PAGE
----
In the Lake of the Woods Summary and Study Guide

Tim O'Brien

In the Lake of the Woods

  • 35-page comprehensive study guide
  • Features 31 chapter summaries and 6 sections of expert analysis
  • Written by an experienced high school teacher with a PhD in English Literature
Access Full Summary

In the Lake of the Woods Summary and Study Guide

SuperSummary, a modern alternative to SparkNotes and CliffsNotes, offers high-quality study guides for challenging works of literature. This 35-pages guide for “In the Lake of the Woods” by Tim O’Brien includes detailed chapter summaries and analysis covering 31 chapters, as well as several more in-depth sections of expert-written literary analysis. Featured content includes commentary on major characters, 25 important quotes, essay topics, and key themes like Uncertainty and Mystery of the Human Heart.

Plot Summary

A thriller with an unsolved mystery at its core, In the Lake of the Woodsby Tim O’Brien, explores love and the nature of the heart, then carefully explicates the psychological damage of war and the toll it takes on individuals, families, and society as a whole, through the story of one man—John Wade. The plot’s central mystery—the disappearance of Kathy Wade—is one of several unveiled in this novel. O’Brien constructs a novel in which the heart of John Wade, and indeed, the heart of every human being, remains an inexplicable enigma.

After John is defeated in the United States Senate primary in Minnesota, John and Kathy Wade escape to a yellow cabin on the isolated shores of Lake of the Woods in northernmost Minnesota.  There they try to put together the broken pieces of their marriage and their future. Shortly after they arrive at the cabin, Kathy disappears. The third-person narrator reconstructs events from both John and Kathy’s perspectives, attempting to solve the mystery of what happened to Kathy.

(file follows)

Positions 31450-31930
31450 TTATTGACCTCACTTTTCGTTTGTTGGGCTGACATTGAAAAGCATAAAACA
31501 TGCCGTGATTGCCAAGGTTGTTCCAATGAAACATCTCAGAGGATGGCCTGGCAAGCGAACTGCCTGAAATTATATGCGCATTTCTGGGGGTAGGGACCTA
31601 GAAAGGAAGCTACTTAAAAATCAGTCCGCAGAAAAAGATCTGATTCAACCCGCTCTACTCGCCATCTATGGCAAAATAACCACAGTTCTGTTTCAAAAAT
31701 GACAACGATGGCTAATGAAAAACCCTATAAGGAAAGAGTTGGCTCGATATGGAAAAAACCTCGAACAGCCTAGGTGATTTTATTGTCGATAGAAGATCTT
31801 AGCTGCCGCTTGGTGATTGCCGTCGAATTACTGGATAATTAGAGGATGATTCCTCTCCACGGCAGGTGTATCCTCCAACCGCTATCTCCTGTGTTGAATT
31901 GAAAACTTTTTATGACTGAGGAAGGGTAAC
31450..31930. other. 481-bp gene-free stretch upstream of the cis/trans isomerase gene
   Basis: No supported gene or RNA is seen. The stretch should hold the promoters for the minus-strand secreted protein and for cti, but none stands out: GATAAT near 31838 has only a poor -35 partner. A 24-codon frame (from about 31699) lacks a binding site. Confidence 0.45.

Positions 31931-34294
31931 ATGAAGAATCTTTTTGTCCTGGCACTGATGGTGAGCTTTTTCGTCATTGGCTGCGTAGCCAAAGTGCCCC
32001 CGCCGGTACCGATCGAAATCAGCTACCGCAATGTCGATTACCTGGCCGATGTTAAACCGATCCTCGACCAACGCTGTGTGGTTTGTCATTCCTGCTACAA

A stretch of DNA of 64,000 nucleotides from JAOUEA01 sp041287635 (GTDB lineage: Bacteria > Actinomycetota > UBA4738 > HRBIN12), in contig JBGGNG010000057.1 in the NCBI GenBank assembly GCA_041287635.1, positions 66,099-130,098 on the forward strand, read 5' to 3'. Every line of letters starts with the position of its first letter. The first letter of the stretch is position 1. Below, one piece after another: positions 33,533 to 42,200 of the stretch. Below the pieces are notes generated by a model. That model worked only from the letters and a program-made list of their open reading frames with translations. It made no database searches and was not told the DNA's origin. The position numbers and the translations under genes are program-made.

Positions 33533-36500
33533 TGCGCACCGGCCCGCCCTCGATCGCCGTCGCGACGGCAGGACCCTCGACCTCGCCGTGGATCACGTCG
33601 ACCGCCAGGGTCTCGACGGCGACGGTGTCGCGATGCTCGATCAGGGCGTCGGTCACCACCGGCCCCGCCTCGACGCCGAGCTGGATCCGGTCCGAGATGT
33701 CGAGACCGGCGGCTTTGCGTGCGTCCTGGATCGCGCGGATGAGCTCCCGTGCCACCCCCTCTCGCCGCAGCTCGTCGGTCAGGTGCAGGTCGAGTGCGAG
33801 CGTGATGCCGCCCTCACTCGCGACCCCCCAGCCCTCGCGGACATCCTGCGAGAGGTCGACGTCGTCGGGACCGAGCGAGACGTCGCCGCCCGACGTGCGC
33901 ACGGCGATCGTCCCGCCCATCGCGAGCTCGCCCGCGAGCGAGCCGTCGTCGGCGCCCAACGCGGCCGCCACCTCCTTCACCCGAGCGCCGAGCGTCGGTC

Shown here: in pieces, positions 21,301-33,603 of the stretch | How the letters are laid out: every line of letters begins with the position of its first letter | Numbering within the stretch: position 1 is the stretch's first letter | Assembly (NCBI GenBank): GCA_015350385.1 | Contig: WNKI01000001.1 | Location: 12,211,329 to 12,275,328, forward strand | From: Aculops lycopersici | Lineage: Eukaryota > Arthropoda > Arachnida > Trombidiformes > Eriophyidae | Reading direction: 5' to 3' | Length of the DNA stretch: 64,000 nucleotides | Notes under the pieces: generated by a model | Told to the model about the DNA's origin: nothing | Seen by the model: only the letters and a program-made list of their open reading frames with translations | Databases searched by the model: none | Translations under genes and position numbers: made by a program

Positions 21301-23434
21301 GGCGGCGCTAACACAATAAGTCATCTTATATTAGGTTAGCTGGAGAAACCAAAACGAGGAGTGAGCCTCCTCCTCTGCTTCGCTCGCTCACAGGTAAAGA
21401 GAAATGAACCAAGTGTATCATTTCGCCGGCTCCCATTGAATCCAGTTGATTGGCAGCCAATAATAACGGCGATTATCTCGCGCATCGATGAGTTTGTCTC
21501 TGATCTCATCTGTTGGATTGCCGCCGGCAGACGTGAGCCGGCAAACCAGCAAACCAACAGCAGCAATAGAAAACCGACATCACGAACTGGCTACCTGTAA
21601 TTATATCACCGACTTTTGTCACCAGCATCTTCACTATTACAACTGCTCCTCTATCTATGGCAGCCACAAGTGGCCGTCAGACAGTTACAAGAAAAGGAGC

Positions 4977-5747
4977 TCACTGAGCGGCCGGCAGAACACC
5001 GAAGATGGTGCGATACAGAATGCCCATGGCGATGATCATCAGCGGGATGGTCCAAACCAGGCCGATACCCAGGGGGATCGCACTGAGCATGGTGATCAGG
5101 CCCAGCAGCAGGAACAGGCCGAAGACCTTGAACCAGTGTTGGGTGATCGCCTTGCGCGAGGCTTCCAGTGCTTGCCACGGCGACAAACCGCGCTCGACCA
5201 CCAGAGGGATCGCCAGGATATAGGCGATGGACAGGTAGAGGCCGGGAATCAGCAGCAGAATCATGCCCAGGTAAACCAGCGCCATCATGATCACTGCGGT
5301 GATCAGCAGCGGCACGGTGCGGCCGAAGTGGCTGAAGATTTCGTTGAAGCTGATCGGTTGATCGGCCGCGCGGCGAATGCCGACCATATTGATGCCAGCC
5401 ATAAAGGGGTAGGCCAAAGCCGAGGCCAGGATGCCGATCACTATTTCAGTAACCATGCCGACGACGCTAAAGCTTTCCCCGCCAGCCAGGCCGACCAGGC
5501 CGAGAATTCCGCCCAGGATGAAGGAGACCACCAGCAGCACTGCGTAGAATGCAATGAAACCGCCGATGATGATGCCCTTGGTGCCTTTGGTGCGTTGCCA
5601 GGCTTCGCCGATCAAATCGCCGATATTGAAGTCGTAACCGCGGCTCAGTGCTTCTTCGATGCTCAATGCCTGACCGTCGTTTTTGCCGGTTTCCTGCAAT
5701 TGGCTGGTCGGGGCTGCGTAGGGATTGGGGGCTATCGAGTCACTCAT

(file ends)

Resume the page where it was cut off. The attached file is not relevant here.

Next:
Psychologically damaged during his childhood, John Wade’s two tours fighting in Vietnam exacerbated his psychological and emotional problems, resulting in an overpowering need to control events and people in order to gain love and acceptance. His need to create a positive self-image is so great that he generates an alter-ego named Sorcerer to handle the feelings he cannot process, including rage and personal rejection.

Upon returning from Vietnam, John Wade marries his college sweetheart Kathy, goes to law school, and embarks upon an ambitious life of public service in his state’s government, rising to the lieutenant governorship, and finally running for the United States Senate. When his possible involvement in Vietnam War crimes become public, John’s political career and his dreams are destroyed.

When they arrive at the cabin, John is full of rage and humiliation at his very public rejection. Did John Wade’s deeply neurotic need for love and acceptance drive him to kill his wife, his only friend and true love? The author never answers this question.Instead, the narrator constructs a series of alternative theories in what he titles Hypothesis chapters, using flashbacks to depict John’s childhood, and lays out facts and opinions in so-called Evidence chapters. In the end, readers must decide for themselves.However, at the end of the novel, both John and Kathy Wade are missing, long missing, and presumed dead.

This is just a preview. The entire section has 398 words. Click below to download the full study guide for In the Lake of the Woods.

Chapters 1-6